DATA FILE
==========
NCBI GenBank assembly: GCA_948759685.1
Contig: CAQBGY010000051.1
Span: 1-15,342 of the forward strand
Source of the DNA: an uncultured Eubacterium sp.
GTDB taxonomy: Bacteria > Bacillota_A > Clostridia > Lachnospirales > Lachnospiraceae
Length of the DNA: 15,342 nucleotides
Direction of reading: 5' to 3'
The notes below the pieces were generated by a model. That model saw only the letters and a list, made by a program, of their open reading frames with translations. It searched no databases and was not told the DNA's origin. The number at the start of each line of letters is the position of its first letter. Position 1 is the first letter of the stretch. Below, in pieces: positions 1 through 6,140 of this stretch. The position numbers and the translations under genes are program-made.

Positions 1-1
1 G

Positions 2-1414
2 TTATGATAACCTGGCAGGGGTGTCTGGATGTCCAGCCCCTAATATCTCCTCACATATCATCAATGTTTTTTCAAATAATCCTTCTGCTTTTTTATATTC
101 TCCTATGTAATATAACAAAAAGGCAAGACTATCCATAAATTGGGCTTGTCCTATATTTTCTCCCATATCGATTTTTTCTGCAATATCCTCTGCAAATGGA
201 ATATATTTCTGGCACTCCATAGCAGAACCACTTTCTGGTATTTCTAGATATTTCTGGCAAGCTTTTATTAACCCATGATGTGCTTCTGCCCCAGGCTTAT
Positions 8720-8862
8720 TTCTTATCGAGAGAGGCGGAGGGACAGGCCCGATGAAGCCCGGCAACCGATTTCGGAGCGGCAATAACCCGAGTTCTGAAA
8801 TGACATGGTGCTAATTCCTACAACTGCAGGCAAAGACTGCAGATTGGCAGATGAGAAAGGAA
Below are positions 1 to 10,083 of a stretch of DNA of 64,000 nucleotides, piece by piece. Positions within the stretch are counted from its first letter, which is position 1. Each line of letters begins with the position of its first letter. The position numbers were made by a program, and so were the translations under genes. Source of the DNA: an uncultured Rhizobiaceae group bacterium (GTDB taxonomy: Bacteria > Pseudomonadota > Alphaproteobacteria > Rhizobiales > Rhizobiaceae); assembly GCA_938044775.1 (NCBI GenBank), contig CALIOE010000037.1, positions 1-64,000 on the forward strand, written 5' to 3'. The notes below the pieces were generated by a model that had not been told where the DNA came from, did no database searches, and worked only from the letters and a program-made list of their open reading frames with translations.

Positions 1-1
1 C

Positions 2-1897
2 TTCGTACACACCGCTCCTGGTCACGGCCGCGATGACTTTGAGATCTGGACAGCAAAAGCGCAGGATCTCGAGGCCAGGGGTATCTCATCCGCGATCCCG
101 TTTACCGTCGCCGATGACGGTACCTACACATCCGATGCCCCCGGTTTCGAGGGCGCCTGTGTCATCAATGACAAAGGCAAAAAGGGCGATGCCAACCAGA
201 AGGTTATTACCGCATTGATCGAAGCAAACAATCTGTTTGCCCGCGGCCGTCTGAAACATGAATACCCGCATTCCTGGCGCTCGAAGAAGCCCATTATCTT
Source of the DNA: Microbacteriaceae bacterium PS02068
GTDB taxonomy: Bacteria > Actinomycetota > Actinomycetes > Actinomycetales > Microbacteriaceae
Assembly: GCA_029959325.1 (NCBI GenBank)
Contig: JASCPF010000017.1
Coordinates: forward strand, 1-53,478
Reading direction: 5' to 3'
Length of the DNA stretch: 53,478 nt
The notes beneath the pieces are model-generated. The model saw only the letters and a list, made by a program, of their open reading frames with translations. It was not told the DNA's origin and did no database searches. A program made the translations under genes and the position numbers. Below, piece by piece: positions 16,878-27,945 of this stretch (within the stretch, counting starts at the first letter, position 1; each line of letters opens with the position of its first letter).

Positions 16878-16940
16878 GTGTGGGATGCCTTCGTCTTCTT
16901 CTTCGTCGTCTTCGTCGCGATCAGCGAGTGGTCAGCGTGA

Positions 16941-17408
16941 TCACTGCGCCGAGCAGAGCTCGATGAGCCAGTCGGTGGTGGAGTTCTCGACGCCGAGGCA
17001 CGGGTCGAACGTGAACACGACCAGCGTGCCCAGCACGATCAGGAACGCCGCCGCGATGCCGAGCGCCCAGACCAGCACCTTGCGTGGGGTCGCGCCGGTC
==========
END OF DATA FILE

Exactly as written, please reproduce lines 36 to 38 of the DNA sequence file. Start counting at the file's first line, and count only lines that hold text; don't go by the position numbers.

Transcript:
Positions 16941-17408
16941 TCACTGCGCCGAGCAGAGCTCGATGAGCCAGTCGGTGGTGGAGTTCTCGACGCCGAGGCA
17001 CGGGTCGAACGTGAACACGACCAGCGTGCCCAGCACGATCAGGAACGCCGCCGCGATGCCGAGCGCCCAGACCAGCACCTTGCGTGGGGTCGCGCCGGTC